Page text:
That would be freaking awesome but I doubt MS will be that cool. All the people that say it can't be done though are full of crap. It's already been done. They used to do it in VPC 3 or 4 for 3dfx cards. So it can be done. And with OS X's especially Tiger's graphics tech it's probably easier. Since most games these days are mostly GPU and since CPUs are getting real fast I imagine if VPC could use native graphics, than playing PC games in it might actually be possible. Then people might stop porting! Hmm that's a slippery slope...





    Wouldn't that be great? Rather than waiting like two years for a game to be ported to pick them right off the shelf? You'd think by now that with G5 speeds up at Dual 2.5, that they'd be able to crank out a decent PC Emu.



    "What I've got here is a thousand monkeys on a thousand typewriters, writing the world's greatest book.."
  • Reply 14 of 18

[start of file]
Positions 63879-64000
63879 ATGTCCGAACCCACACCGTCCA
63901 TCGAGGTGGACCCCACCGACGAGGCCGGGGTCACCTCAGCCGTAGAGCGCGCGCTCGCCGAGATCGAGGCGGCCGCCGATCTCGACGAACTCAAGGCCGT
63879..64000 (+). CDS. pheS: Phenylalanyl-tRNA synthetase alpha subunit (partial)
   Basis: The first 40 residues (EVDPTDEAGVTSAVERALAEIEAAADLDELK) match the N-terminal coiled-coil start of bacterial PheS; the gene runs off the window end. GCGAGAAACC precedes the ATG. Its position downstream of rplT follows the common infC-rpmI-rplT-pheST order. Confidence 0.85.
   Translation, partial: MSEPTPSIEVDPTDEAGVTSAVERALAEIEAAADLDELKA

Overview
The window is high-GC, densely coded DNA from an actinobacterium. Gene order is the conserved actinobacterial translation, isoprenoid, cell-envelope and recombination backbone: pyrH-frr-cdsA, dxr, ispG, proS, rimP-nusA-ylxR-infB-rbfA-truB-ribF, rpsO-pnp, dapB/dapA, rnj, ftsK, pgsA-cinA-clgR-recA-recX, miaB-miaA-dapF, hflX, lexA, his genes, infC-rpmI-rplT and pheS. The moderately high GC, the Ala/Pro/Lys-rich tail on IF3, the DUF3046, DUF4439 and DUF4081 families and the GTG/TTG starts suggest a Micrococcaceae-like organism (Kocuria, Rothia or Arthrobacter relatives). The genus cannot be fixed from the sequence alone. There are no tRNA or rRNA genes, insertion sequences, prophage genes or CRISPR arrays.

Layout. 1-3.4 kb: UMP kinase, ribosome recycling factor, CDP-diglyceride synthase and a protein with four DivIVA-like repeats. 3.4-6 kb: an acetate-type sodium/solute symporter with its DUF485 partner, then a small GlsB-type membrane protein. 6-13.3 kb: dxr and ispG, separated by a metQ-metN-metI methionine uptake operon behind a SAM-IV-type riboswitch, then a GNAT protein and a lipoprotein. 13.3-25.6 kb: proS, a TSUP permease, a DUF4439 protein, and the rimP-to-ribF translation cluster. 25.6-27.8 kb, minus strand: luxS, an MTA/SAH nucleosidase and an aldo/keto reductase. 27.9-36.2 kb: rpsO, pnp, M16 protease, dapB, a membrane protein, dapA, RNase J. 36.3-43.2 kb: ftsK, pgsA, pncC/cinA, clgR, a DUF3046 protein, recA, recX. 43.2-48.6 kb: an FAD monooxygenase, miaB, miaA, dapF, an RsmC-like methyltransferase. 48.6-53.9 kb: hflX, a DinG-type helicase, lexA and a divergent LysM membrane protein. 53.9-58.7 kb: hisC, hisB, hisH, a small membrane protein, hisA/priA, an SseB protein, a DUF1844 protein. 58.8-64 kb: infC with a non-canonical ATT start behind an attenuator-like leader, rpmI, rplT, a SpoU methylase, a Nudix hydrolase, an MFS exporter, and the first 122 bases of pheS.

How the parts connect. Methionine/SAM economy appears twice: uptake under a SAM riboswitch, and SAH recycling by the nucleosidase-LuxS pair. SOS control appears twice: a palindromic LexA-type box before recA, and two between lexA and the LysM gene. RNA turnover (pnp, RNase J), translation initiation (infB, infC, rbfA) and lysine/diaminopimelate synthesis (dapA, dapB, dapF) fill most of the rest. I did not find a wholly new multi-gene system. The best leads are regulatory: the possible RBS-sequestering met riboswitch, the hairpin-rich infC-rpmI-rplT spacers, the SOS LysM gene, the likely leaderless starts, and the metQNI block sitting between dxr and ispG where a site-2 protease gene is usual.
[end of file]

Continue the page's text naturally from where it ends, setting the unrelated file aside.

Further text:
I hope it will use native video card support, itd be a Godsend, id even be willing to throw down hundreds(or even the price of a new pc) for a card like apple used to sell (DOS Compatibility Card; it had its own REAL pentium processor with its own ram).



    I hate this PC so much
  • Reply 15 of 18
    franckfranck Posts: 135member
    Microsoft says: Coming Soon !!



    http://www.microsoft.com/mac/product...pid=comingsoon



    Hopefully, a demo may be available at Apple Expo in Paris.
  • Reply 16 of 18
    mr. memr. me Posts: 3,219member
    Quote:

    Originally posted by Franck

    Microsoft says: Coming Soon !!



    http://www.microsoft.com/mac/product...pid=comingsoon



    Hopefully, a demo may be available at Apple Expo in Paris.




    In other news, the Allies win World War II!
  • Reply 17 of 18
    maddanmaddan Posts: 75member
    A Demo at Apple Expo Paris sounds likely to me. Windows XP SP2 is ready to ship and Amazon.com now has listed Sept. 13 as the date Office 2004 Pro (including Virtual PC 7) will be available. This stuff is important to MS, because the Xbox 2 is a G5.
  • Reply 18 of 18
    mr. memr. me Posts: 3,219member
    Quote:

    Originally posted by Maddan

    .... This stuff is important to MS, because the Xbox 2 is a G5.



    Nonsense. The Xbox 2 does not run any version of MacOS X 10. The only thing that the Mac and Xbox 2 have in common is that they both use siblings in the same processor family.